Friday, April 18, 2008

Friday Music Blogging

With a special dedication going out to Barack Obama...

Nobody Asked Me, But...

1) Does Barack Obama have a shred of dignity left?

2) Nice touch. In front of a room full of children, too, and have you ever noticed how he starts this whole "gangsta rap" rhthym when he's talkin' 'bout Hill? Like he be Will Smiff or sumpin' sumpin'? And to think everyone got all rowdy when Biden be callin' him "articulate," an shi'likedat!

3) Disgraceful. Simply disgraceful.

4) In the past six months, Citigroup has lost more money than the budgets of several large states!

5) Yet, Obombers look like they're trading in the stock market: total disconnect from the reality of American life.

6) Lose $21 billion or so in less than a year, and your stock goes up.

7) Just in case you think America is safe, just look up New Madrid Fault.

8) Maybe God's angry at Barack Obama for being such a jerk to His people?

9) And will someone finally reconcile Obama's comments about religion as a crutch or drug and his adult-life-long love affair with a hate-mongering preacher whose church he attended full time????

10) Speaking of religion, the Pope is in New York, thus answering the life long question, "Yes, the Pope shits in the woods!" He apparently also skateboards.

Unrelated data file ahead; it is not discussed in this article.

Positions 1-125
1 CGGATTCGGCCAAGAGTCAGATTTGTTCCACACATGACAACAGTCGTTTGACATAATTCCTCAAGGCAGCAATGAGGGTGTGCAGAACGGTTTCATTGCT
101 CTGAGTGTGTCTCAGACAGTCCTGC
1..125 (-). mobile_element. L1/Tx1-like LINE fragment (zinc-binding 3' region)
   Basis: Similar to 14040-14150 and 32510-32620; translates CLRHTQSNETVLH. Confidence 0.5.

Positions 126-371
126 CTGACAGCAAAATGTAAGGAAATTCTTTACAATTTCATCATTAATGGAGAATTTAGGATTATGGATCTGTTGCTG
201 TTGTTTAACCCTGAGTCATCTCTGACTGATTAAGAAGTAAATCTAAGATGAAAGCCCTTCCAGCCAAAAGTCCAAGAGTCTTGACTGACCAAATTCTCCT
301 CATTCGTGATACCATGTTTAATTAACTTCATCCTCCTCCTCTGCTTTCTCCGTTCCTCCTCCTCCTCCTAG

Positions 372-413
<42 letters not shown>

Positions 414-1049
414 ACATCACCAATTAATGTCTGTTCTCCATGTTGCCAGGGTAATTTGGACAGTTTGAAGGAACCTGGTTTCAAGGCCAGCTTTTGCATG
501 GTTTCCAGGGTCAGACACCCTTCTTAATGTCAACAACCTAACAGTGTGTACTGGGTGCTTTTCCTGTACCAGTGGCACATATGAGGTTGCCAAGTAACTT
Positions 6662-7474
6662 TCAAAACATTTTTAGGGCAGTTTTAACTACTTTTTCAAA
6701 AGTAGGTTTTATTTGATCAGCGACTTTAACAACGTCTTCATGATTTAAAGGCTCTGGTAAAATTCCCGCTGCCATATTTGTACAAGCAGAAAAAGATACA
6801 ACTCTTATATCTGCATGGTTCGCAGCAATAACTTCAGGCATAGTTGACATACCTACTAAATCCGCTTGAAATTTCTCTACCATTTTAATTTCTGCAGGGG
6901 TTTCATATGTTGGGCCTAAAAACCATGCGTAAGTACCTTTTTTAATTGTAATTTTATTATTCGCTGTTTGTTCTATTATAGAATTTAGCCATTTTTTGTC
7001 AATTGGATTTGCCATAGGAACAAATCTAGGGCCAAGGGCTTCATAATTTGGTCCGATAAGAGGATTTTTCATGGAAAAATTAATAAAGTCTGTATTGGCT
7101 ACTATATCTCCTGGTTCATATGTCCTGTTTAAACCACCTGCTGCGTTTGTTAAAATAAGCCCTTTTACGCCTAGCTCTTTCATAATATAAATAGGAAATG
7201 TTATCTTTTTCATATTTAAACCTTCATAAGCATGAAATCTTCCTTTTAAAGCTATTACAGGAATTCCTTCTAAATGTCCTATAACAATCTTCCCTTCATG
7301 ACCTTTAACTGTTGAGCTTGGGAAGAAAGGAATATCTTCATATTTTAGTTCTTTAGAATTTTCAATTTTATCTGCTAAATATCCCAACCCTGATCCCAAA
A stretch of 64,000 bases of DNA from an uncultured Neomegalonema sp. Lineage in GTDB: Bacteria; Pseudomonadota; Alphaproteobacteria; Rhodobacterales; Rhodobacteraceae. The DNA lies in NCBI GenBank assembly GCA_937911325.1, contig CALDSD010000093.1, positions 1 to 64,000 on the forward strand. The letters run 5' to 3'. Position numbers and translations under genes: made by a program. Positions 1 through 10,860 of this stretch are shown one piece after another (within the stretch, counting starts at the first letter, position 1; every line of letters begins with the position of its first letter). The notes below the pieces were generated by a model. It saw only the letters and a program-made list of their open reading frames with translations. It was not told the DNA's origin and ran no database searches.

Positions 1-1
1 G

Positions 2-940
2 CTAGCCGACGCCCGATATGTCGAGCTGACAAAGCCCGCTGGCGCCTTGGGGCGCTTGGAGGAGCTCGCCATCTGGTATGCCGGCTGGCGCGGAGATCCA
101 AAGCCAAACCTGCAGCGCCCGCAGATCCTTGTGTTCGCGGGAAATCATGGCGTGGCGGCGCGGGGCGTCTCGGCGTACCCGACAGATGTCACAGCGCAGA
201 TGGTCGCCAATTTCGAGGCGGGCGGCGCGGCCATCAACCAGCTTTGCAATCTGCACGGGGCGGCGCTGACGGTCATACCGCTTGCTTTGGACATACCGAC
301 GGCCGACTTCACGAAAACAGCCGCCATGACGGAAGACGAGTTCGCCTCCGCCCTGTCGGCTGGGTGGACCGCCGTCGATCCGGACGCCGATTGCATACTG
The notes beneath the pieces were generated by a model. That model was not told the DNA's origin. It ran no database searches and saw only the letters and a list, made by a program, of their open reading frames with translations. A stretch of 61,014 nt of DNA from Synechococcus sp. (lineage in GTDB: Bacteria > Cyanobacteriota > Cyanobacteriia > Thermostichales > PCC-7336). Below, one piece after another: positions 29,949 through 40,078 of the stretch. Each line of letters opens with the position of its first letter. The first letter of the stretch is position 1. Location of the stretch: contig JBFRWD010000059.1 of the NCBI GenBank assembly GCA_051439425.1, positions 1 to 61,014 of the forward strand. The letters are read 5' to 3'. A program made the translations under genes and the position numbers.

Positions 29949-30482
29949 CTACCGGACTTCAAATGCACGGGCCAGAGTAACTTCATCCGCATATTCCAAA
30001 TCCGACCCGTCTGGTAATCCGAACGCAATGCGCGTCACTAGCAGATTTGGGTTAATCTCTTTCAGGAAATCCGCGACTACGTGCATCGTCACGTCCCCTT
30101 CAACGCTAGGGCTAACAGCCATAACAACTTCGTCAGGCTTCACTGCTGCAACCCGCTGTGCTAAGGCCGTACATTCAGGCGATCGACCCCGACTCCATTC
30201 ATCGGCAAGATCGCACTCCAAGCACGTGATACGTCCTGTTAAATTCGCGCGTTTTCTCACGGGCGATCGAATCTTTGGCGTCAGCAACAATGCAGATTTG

Thursday, April 17, 2008


The major gripe among the blogosphere today: ABC News spent way, way too much time drilling Hillary Rodham Clinton and Barack Obama about their stumbles on the campaign trail instead of focusing on policy issues.

Bloggers at the liberal Daily Kos (which has a heavy Obama following) dedicated the most electronic ink against ABC’s Charles Gibson and George Stephanopoulos, the debate moderators.
One of the writers, Hunter, went so far as to say their handling of the debate was “so deeply embarrassing to the nation that it will be pointed to, in future books and documentary works, as a prime example of the collapse of the American media into utter and complete substanceless, into self-celebrated vapidity, and into a now-complete inability or unwillingness to cover the most important affairs of the nation to any but the most shallow of depths.”
Admittedly, I did not watch the debates last night (Go Rangers! Go Mets!), but how many debates have we had on the issues since December of 2007? 20? 30? 300?

Have any of them drawn any type of sharp contrast between the two candidates?

No. So what's the point?

The debate was clearly structured to try to draw some drama out of the proceedings, to put both Hillary Clinton and Barack Obama on the hot seats about something and to let people see how they handle the stresses and strains of the campaign trail.

In that respect, it was a bit of an eye-opener, from nearly all accounts: Hillary Clinton handled herself like a pro, while Barack Obama could barely contain his frustration and contempt.

Guess maybe he knows now why a typical white person in Pennsylvania might cling to his religion and his guns, huh?

The only reasoned critique I've read of the debate comes from Will Bunch: